Perceived Housing Discrimination and Self-Rated Health: How Do Neighborhood Features Matter?

Tse-Chuan Yang, University at Albany, State University of New York (SUNY)
Danhong Chen, Pennsylvania State University
Kiwoong Park, University at Albany, State University of New York (SUNY)

In the US, racial/ethnic minorities have been found to disproportionately live in substandard housing units, which may hinder health. Racial housing discrimination contributes to this phenomenon because it exposes individuals to unhealthy housing conditions, limits life chances, and erodes personal self-esteem. Using the 2008 Public Health Management Corporation’s Southeastern Household Survey in Philadelphia and multilevel modeling, we found that (1) experiencing racial housing discrimination increases the odds of reporting poor/fair self-rated health; (2) the relationship between perceived discrimination and self-rated health is more pronounced in the neighborhood featured with a more expensive housing market; (3) the adverse association of discrimination with self-rated health is attenuated in the neighborhood with high concentrations of non-Hispanic Black; and (4) respondents in the socioeconomically disadvantaged neighborhood suffer from discrimination less than their counterparts in the affluent neighborhood. These results suggest that neighborhood features could moderate the association between self-rated health and racial housing discrimination.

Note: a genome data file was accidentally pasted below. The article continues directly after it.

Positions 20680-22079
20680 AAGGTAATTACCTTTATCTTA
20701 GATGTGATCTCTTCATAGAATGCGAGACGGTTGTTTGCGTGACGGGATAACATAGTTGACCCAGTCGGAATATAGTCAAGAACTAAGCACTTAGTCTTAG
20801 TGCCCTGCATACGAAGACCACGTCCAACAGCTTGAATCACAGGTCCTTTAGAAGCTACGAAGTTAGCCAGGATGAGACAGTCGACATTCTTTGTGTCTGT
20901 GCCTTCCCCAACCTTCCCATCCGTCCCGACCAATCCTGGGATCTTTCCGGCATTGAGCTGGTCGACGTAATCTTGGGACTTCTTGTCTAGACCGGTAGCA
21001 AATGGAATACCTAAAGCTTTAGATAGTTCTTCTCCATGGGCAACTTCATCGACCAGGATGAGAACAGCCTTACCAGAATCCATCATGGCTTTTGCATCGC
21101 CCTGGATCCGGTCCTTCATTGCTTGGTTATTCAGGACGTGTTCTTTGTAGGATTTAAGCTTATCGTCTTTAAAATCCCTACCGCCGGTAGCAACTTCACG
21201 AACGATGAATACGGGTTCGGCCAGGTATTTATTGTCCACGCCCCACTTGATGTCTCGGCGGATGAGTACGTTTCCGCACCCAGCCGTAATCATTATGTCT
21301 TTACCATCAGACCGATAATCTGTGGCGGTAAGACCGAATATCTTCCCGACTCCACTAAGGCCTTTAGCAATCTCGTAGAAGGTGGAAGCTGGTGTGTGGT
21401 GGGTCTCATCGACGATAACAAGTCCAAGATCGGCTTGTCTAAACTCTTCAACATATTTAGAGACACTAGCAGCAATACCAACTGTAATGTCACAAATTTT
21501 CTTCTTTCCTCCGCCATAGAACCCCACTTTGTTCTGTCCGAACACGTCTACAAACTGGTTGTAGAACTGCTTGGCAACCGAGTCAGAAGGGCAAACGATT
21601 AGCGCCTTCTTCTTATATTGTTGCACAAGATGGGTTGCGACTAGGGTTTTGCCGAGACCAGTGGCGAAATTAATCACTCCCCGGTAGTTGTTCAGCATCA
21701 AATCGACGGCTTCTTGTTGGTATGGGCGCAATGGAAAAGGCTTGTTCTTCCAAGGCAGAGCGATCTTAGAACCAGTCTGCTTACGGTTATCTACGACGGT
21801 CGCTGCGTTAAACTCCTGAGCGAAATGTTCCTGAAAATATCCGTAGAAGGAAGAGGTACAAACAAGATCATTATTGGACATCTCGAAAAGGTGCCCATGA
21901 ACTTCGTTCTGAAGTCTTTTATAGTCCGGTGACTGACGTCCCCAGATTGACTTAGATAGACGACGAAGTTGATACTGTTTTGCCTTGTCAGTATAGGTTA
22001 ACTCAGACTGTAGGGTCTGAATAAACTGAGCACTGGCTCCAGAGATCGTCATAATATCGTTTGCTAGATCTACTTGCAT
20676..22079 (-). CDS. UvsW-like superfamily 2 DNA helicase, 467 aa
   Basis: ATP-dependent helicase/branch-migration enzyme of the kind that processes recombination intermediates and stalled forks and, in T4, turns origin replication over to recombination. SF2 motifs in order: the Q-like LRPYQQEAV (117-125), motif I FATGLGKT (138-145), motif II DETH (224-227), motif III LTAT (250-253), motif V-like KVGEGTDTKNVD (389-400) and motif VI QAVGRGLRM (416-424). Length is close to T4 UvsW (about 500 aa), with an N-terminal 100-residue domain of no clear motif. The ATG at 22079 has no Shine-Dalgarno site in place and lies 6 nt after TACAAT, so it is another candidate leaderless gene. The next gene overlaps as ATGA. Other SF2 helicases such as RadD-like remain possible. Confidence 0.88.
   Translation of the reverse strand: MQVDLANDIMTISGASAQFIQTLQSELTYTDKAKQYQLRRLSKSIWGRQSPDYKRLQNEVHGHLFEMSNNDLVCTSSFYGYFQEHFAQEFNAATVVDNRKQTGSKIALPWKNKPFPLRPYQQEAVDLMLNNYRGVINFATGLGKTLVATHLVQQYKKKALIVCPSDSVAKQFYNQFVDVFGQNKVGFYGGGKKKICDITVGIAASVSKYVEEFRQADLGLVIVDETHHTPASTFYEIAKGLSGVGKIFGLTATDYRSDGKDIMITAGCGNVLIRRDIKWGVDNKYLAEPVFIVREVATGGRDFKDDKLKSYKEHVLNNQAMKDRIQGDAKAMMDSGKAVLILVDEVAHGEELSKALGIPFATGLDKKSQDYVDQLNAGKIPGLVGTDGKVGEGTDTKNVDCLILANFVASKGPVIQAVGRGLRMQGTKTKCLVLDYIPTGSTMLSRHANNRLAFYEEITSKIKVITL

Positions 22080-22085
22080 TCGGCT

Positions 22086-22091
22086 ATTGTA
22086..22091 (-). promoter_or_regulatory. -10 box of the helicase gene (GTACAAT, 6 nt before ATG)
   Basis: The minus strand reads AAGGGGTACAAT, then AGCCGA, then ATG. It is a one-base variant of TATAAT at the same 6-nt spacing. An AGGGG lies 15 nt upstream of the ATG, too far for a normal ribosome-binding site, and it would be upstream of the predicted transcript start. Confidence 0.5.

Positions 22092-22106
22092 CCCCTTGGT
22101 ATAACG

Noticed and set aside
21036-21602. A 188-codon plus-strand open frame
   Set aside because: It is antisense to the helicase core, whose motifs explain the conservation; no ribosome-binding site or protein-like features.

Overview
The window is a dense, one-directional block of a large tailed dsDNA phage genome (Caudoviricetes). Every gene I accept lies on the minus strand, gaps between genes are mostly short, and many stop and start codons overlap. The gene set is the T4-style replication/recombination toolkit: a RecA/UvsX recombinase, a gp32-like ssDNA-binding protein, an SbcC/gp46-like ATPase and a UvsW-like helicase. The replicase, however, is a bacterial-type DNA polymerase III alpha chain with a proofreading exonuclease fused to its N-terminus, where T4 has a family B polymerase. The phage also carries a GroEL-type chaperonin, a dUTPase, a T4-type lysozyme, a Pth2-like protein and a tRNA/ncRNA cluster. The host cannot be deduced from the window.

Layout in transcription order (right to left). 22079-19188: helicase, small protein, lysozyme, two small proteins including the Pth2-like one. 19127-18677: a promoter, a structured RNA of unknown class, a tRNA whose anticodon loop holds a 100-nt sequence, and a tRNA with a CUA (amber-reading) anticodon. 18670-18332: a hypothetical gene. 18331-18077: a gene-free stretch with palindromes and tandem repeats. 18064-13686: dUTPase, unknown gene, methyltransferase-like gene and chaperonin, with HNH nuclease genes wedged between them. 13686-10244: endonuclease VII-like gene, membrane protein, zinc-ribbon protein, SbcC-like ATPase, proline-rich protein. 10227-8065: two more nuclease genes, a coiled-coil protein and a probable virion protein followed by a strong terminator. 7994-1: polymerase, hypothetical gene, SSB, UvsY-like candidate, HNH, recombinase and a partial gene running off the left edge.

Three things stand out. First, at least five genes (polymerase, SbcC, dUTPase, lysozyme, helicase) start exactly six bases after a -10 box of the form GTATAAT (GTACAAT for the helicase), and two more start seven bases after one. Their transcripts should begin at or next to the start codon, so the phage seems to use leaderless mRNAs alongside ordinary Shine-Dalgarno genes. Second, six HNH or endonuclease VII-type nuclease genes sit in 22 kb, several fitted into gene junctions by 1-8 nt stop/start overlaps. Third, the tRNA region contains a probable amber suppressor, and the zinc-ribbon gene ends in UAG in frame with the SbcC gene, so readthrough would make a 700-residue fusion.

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Presented in Poster Session 8: Adult Health and Mortality